The com­pany’s chief fi­nan­cial of­fi­cer, W.G. Stover Jr., said in bank­ruptcy fil­ings that Solyn­dra’s col­lapse was fu­eled by, among other things, an over­sup­ply of so­lar panels. He blamed the over­sup­ply on ex­pand­ing ca­pac­ity by for­eign so­lar-panel man­u­fac­tur­ers that “uti­lized low-cost cap­i­tal pro­vided by their gov­ern­ments to ex­pand op­er­a­tions,” ac­cord­ing to court records.

“In re­sponse, Solyn­dra was forced to re­duce its av­er­age sell­ing prices to re­main com­pet­i­tive,” Mr. Stover ex­plained in a 56-page court fil­ing.

Within days of the com­pany’s bank­ruptcy an­nounce­ment, a spokesman for the En­ergy Depart­ment re­leased a state­ment say­ing the loan-guar­an­tee pro­gram was pur­sued by the Bush

Pete Sepp, vice pres­i­dent of the National Tax­pay­ers Union, said that while fed­eral loans won’t fund the hir­ing of Mr. Weld and other lawyers at the firm, the hir­ing would mean there’s some­what less money left over from the bank­ruptcy to pay off cred­i­tors. “Tax­pay­ers are al­ready shelling out di­rectly for the govern­ment’s side of the in­ves­ti­ga­tion, and by the time it’s all over, who knows what will be left for the Trea­sury to re­cover,” he said.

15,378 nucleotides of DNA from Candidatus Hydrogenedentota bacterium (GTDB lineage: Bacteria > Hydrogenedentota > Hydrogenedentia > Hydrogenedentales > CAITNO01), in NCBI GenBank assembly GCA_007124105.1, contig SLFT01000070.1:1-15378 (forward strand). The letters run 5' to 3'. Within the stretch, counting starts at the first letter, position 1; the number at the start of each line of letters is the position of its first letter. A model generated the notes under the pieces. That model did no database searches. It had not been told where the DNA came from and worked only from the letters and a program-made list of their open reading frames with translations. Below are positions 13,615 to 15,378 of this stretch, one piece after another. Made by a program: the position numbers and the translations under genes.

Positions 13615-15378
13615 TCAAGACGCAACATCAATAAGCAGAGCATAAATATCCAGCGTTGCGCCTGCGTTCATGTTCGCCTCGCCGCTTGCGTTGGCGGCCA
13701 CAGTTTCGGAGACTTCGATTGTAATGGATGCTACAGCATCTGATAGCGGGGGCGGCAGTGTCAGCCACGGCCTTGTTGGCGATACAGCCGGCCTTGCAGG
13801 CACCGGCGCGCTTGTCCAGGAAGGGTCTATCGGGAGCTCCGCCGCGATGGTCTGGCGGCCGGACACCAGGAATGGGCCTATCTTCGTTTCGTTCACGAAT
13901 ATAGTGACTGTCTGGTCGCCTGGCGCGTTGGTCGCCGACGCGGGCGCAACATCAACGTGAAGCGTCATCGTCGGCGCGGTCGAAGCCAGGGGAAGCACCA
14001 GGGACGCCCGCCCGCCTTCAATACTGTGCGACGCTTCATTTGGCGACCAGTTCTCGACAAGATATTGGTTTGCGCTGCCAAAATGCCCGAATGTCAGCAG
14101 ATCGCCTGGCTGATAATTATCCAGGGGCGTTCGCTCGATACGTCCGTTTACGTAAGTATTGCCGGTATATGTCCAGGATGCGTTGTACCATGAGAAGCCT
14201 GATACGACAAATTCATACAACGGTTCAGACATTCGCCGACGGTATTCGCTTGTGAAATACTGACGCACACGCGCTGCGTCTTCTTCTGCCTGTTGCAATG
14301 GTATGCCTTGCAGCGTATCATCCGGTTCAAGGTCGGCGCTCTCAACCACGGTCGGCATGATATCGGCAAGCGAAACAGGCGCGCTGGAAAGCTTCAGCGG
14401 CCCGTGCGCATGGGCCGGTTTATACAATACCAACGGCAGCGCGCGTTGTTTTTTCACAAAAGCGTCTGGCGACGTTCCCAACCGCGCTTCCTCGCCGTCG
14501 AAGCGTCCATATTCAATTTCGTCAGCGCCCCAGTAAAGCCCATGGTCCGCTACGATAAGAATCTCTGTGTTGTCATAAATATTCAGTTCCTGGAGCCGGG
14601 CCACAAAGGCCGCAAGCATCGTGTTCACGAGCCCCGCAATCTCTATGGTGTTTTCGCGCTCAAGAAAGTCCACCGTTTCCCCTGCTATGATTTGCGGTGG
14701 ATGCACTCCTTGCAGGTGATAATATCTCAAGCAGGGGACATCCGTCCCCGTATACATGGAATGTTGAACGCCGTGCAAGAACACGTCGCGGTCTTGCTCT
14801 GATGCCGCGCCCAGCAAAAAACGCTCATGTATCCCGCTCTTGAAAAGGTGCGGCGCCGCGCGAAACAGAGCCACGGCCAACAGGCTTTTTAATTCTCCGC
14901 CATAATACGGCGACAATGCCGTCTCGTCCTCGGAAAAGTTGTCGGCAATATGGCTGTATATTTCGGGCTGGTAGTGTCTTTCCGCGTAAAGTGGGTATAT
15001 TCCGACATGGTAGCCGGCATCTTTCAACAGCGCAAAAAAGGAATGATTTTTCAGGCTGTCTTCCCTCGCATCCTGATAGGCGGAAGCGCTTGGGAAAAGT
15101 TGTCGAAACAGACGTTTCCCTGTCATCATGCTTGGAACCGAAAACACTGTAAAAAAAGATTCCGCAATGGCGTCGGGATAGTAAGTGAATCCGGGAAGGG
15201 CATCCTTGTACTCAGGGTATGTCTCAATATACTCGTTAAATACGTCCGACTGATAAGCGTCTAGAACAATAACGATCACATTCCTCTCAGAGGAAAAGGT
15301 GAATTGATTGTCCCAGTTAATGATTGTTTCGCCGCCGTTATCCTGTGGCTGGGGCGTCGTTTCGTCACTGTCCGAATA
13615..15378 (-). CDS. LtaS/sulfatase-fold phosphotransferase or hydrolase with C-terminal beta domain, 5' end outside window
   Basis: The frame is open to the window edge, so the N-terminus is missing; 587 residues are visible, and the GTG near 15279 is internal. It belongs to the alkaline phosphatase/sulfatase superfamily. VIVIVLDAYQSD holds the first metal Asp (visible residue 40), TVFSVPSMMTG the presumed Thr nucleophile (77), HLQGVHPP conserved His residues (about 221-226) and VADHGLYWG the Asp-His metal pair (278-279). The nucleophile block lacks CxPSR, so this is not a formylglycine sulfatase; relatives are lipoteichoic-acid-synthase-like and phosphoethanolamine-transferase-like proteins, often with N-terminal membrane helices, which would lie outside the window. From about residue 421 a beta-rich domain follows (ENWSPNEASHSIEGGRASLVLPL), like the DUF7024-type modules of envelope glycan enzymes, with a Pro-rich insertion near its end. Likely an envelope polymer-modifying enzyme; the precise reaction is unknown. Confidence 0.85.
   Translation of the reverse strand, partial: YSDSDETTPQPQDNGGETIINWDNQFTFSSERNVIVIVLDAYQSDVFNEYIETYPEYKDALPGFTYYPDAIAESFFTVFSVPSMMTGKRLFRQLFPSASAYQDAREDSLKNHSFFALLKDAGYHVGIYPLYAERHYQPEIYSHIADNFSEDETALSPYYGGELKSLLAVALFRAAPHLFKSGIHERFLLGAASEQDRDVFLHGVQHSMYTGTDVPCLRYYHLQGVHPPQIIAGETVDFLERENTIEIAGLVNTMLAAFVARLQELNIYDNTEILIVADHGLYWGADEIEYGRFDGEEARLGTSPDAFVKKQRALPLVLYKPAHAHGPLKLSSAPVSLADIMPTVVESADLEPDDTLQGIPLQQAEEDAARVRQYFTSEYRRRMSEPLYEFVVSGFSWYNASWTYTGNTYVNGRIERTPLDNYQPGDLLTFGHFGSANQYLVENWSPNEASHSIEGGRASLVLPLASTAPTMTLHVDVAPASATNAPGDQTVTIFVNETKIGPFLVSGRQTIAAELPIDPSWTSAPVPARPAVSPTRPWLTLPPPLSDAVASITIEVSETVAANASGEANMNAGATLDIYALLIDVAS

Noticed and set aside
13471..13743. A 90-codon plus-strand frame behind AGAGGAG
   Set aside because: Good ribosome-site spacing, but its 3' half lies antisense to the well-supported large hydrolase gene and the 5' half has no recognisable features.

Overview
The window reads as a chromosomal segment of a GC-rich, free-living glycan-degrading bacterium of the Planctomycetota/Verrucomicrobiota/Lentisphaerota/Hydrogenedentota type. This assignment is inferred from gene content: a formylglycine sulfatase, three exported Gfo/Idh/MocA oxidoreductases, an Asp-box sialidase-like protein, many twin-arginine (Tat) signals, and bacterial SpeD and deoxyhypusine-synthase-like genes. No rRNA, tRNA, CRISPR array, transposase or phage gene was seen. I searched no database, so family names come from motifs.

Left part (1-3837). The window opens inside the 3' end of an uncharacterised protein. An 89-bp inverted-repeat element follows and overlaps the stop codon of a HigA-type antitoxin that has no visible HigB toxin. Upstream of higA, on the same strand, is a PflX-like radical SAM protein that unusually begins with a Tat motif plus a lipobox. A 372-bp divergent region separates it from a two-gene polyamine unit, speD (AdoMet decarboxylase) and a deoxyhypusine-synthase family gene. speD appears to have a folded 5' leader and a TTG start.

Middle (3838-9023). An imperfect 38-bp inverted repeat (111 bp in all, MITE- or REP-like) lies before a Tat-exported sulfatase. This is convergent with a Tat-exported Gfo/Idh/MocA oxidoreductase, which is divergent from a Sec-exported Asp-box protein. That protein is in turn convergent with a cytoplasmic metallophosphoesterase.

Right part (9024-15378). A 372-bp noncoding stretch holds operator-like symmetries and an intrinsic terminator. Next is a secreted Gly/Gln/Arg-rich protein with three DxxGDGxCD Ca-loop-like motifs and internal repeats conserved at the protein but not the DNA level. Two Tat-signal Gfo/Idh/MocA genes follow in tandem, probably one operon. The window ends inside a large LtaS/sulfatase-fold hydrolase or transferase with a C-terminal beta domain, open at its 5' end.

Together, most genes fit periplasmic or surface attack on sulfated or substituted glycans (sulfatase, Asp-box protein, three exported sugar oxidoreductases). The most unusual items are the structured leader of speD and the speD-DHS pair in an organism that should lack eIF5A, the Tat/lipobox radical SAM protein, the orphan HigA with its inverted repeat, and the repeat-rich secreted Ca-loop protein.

and Obama ad­min­is­tra­tions.

But the House En­ergy and Com­merce Com­mit­tee, which had been in­ves­ti­gat­ing the Solyn­dra loan deal months be­fore the com­pany’s bank­ruptcy, is press­ing to find out if the Obama ad­min­is­tra­tion, which awarded the loan pack­age, ig­nored signs of the com­pany’s fi­nan­cial trou­bles and played pol­i­tics in award­ing the loan guar­an­tees to Solyn­dra.

“There is much to learn as the in­ves­ti­ga­tion moves for­ward, and it is im­per­a­tive that Amer­i­can tax­pay­ers are not pay­ing the price for the sins of Solyn­dra,” Rep. Fred Up­ton, Michi­gan Repub­li­can, said in a joint state­ment this month with Rep. Cliff Stearns, Florida Repub­li­can, af­ter the FBI raid.

Mr. Up­ton is chair­man of the House En­ergy and Com­merce Com­mit­tee, and Mr. Stearns is chair­man of its over­sight and in­ves­ti­ga­tions sub­com­mit­tee

The big­gest in­vestor in Solyn­dra is Arg­onaut Ven­tures, which is tied to Ok­la­homa bil­lion­aire Ge­orge Kaiser, a fundraiser for Mr. Obama’s 2008 pres­i­den­tial cam­paign.